Ahymsin Newsletter: Yoga is Samadhi

The Real and Un-real

by Swami Rama

[This passage has been taken from the book Sacred Journey, by Swami Rama, published in 2001 by Full Circle, New Delhi, India]

The treasure according to Vedanta is Atman, the Self or absolute Reality, that exists within all individuals. In the language of the Bible, Atman is the image of God, that which is identical to Brahman, pure consciousness, ultimate Reality, or however else we attempt to express with words that which is indescribable. Atman and Brahman are one, just as Jesus said, “I and my Father are one.

Be perfect as your Father in heaven is perfect,” Jesus told his disciples. Know your identity with God. You are the same but have forgotten it, is the message. So remember. Do that essential work of remembering, of getting the clutter removed so you can remember.

Let’s define some terms here, with the understanding that words are subject to limitations, whereas what we are talking about is beyond words and intellect. As the book of Tao says, the Tao that can be spoken of is not the real Tao. Similarly the Buddha instructed his disciples not to think or argue about God. Because of this instruction, Buddha and Buddhism are misunderstood as being atheistic. What the Buddha meant was that God, or pure consciousness, is beyond the limited mind, beyond the intellect. As soon as God is considered and defined by the limited mind, God becomes limited. So Buddha told his disciples to concentrate on removing the barriers that separated them from the true Self. When that is done, then whatever we call the ultimate Truth reveals itself.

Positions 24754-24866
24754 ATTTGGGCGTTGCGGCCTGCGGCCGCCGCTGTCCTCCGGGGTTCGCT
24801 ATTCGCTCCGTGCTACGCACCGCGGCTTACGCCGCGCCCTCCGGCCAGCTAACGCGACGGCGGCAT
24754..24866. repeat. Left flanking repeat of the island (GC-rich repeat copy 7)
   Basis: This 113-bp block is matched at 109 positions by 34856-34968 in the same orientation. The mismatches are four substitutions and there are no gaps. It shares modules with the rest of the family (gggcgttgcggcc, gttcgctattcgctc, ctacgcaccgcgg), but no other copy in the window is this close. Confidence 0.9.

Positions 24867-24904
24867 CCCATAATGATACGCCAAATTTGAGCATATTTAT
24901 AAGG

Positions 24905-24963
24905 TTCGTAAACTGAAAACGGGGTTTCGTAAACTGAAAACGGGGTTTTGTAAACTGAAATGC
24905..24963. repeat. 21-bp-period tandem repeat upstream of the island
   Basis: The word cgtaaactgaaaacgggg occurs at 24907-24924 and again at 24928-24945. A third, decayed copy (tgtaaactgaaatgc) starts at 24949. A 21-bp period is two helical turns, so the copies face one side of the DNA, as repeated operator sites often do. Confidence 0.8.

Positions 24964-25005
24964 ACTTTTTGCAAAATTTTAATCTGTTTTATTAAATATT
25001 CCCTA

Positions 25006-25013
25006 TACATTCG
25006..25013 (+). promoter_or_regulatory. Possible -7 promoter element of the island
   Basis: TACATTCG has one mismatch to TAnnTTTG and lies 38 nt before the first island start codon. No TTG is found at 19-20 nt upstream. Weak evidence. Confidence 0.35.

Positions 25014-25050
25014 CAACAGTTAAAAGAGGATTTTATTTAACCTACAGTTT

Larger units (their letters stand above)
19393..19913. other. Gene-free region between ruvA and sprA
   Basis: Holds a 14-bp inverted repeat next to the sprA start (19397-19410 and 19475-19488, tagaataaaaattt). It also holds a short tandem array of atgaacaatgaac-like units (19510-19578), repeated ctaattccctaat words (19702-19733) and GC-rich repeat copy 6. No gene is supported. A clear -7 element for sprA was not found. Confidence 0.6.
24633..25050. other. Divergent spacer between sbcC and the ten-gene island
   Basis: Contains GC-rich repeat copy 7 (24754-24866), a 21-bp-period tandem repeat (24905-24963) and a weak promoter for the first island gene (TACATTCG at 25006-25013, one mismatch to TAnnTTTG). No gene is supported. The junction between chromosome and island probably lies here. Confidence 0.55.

With that said, the Vedantins nonetheless made a valiant effort to give these ideas perspective. Brahman is absolute existence, knowledge and bliss, the summum bonum of the life of all creatures. According to Vedantic terminology, Brahman is real and all else is unreal. That which is not subject to death, decay and decomposition is real, and that which changes is temporal and unreal. The universe is not real. It cannot be real if it is only temporary. Another way of saying this is that the universe is not non-existent, but it is not real in the same sense as Brahman.

When you dream, for the extent of the dream, the world that is created within the dream and the people and events in in are real. When you wake up that reality disappears. The worldly plane of the universe is considered by Vedantins to be as a dream. It is real within its own context, and it has a purpose. Vedantins call it maya, an illusion. It is neither absolutely real, nor absolutely non-existent. Maya or this dream of worldly life is instructive. That which is subject to time, space and causation, to change and relativity, has value but not permanence. As a dream helps you work through emotions and desires, the worldly dream, maya, creates opportunities for you to grow and work through habits and desires. You wake from it, and it disappears. You wake into realizing Atman, and this plane of existence disappears into a misty memory.



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